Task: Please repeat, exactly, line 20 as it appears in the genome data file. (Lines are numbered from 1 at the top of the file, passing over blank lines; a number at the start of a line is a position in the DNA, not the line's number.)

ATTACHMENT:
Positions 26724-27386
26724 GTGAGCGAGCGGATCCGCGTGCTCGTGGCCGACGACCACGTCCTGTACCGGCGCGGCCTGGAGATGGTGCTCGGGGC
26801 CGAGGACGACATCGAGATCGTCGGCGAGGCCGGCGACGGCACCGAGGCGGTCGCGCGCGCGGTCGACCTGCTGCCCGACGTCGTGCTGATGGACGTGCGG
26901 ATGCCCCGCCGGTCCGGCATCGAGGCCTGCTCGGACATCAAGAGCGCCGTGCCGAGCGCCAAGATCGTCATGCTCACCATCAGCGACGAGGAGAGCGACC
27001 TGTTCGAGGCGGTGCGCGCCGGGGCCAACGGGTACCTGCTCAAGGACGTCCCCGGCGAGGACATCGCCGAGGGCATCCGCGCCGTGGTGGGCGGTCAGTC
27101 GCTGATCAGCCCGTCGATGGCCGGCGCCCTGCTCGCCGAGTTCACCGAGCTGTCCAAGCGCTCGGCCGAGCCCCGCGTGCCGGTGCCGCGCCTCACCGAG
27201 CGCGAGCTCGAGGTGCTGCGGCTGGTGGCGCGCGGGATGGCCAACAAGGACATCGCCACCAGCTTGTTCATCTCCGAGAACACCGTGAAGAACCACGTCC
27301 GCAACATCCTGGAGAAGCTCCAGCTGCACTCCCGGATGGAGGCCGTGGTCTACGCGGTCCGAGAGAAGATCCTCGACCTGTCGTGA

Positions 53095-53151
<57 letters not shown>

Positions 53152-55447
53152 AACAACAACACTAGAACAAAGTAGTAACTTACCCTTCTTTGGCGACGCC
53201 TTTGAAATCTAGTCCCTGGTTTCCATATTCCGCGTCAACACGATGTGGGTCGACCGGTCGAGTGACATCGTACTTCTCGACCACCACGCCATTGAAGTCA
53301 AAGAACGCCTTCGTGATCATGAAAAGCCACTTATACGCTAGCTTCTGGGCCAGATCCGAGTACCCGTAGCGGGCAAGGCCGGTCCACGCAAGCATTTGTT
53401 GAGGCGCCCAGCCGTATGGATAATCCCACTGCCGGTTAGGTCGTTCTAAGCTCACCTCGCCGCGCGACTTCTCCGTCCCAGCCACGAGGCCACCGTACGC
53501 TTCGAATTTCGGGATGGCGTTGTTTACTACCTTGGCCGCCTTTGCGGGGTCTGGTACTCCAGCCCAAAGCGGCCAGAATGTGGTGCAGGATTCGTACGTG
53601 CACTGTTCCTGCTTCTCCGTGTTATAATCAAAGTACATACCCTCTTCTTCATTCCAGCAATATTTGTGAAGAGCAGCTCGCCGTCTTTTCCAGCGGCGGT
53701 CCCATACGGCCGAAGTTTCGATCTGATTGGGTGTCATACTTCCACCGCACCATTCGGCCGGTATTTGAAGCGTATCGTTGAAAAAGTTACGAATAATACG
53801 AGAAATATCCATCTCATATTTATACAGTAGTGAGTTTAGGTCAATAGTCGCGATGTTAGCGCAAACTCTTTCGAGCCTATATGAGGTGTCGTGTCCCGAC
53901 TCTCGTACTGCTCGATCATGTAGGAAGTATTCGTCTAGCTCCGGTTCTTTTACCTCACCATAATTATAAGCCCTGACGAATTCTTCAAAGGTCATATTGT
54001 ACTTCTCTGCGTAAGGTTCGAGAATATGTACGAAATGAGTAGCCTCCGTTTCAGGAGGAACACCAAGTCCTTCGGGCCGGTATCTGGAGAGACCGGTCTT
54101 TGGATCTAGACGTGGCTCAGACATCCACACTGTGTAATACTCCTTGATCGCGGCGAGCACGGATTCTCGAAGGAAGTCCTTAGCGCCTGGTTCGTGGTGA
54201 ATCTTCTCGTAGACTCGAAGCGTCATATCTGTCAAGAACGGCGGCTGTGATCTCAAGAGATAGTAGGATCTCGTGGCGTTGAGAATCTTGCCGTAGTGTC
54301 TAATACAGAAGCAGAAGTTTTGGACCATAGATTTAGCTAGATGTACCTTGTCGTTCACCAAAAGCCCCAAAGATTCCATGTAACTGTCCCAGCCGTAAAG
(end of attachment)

53901 TCTCGTACTGCTCGATCATGTAGGAAGTATTCGTCTAGCTCCGGTTCTTTTACCTCACCATAATTATAAGCCCTGACGAATTCTTCAAAGGTCATATTGT